Product management has undergone significant changes in recent years. The rise of data-driven products has created a high demand for skilled professionals who can manage them with technical proficiency, helping companies maximize their data’s value.
For this reason, the data product manager (DPM) has become a crucial position in many tech companies.
With products increasingly shifting to digital platforms, the amount of data being generated and collected is growing exponentially, providing valuable insights that can be leveraged to improve customer experiences and, in turn, business growth.
So, if you’re good with numbers and have a passion for product development, the data product manager role might be just the right fit for you.
In this guide, we’ll explore everything you need to know about a career in data product management, and how to get started in this specialized role. Here’s what we’ll cover:
- What is a data product manager?
- Data product manager vs product manager: What’s the difference?
- Data product manager FAQs
- How to become a data product manager
- Final thoughts
Feel free to jump ahead to the sections that interest you most. With that, let’s examine what a data product manager actually is.
1. What is a data product manager?
This question can be answered in two parts. First, let’s consider how the role is defined in general terms, then delve into the specifics of the tasks and responsibilities it involves.
In simplest terms, the data product manager’s role describes someone who utilizes data analysis and data science techniques to guide the development of new products and features or to enhance existing ones.
The position requires a balance of strategy, governance, and implementation of anything data-related and involves much collaboration with cross-functional teams to ensure compliance with regulations related to ethical data usage.
What does a data product manager do?
But what exactly does a data product manager do once they’ve been hired? The primary functions of the role include:
- Defining data goals that align with the broader organizational vision
- Translating requirements of large data initiatives into smaller actionable items
- Championing data literacy within the organization and driving adoption rates
- Conducting market assessments, user interviews, and testing to identify opportunities for new products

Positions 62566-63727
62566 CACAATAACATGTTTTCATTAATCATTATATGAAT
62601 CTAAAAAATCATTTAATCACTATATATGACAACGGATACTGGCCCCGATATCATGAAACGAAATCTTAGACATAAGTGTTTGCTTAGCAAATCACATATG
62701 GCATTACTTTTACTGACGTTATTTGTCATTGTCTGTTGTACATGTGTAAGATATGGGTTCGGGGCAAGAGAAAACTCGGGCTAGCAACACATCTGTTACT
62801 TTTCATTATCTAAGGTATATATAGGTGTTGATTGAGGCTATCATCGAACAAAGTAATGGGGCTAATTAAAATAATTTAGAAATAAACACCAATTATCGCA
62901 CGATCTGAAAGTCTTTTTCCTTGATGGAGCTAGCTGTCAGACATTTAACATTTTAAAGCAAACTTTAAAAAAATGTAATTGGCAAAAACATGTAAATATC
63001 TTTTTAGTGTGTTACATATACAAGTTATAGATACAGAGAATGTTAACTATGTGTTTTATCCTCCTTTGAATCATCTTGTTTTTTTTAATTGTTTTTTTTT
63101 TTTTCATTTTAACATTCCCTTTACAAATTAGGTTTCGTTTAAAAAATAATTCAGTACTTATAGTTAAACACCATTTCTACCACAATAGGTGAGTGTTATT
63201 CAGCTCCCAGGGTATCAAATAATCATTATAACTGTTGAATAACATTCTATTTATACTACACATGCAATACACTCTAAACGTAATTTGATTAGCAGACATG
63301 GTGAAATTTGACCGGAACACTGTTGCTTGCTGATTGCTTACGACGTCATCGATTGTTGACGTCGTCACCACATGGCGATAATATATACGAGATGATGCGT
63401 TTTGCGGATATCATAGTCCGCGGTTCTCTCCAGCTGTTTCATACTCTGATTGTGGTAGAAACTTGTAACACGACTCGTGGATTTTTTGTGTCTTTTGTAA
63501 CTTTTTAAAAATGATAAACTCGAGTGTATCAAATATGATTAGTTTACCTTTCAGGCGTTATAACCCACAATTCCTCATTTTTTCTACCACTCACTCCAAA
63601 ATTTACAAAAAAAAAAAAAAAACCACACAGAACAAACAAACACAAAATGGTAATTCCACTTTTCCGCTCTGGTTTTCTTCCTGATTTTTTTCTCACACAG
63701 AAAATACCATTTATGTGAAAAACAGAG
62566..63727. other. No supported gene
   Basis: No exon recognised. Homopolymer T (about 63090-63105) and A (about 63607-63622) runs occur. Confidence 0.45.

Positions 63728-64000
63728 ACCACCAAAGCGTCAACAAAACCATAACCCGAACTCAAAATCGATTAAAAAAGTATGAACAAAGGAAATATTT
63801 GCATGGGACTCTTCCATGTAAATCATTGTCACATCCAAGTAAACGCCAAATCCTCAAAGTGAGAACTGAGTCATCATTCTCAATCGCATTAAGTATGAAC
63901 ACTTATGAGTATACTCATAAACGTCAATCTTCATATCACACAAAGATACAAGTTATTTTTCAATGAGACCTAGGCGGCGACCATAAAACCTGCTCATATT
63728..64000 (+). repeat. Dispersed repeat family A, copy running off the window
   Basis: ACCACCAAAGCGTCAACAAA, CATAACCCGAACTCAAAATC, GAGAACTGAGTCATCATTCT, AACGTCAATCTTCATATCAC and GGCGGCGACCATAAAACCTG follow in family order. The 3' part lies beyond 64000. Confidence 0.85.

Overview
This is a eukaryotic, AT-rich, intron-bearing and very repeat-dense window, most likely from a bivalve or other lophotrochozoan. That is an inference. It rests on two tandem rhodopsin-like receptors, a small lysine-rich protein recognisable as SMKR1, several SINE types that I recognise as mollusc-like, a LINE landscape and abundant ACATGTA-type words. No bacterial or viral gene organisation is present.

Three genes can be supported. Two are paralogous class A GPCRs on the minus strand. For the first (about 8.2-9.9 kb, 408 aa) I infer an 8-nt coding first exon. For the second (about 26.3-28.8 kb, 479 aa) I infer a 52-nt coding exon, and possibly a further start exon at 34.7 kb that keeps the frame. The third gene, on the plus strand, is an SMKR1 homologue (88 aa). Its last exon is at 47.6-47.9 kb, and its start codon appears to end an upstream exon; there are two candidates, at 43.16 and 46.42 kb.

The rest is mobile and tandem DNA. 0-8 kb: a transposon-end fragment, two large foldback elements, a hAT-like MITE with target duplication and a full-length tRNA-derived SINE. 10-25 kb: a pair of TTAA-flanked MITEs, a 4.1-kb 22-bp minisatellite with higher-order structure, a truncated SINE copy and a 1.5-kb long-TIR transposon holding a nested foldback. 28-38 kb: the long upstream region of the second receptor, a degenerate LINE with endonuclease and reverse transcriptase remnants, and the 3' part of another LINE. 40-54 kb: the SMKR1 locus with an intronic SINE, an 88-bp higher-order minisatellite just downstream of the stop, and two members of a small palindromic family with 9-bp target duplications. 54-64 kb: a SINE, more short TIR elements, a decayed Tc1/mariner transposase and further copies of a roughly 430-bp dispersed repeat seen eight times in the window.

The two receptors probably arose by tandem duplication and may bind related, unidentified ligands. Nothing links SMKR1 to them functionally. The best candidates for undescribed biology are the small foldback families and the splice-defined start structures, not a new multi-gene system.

- Developing data-driven products that align with the organization’s product team and product strategy
- Applying data science techniques, data engineering processes, and market experimentation tests to deliver customized product experiences
- Managing data governance processes to ensure the reliability, consistency, and quality of the company’s data
- Building and maintaining data infrastructure to ensure optimal performance
- Analyzing data to identify trends, patterns, and correlations that can be used to inform product decisions
- Monitoring and providing feedback on the performance of data products
- Mapping out data personas and consumer profiles to ensure a better understanding of customer needs
- Developing and tracking key metrics to define product success
- Designing and executing various A/B and multivariate tests to shape the next iteration of a product
2. Data product manager vs product manager: What’s the difference?
As this list shows, there is some overlap between the tasks and responsibilities of a data product manager and those of a traditional product manager (PM), such as creating product requirements and ensuring customer satisfaction. So, how do we distinguish between the two?
The best way to differentiate between the two roles is by looking at the bigger picture—each part’s overall function in the organization.
PMs focus on managing the entire lifecycle of a product, including ideation, development, launch, and maintenance. DPMs, by contrast, use advanced data-driven insights to guide the development of products and features, with a focus on data collection, organization, storage, and sharing.
While they both work closely with other departments and stakeholders to ensure the product meets customer needs and business objectives, the DPM’s primary goal is to use data science techniques to identify new product opportunities and create a data-driven culture within the organization.
3. Data product manager FAQs
Do you still have questions about the data product manager’s job and career prospects? Here are some answers to frequently asked questions that may help: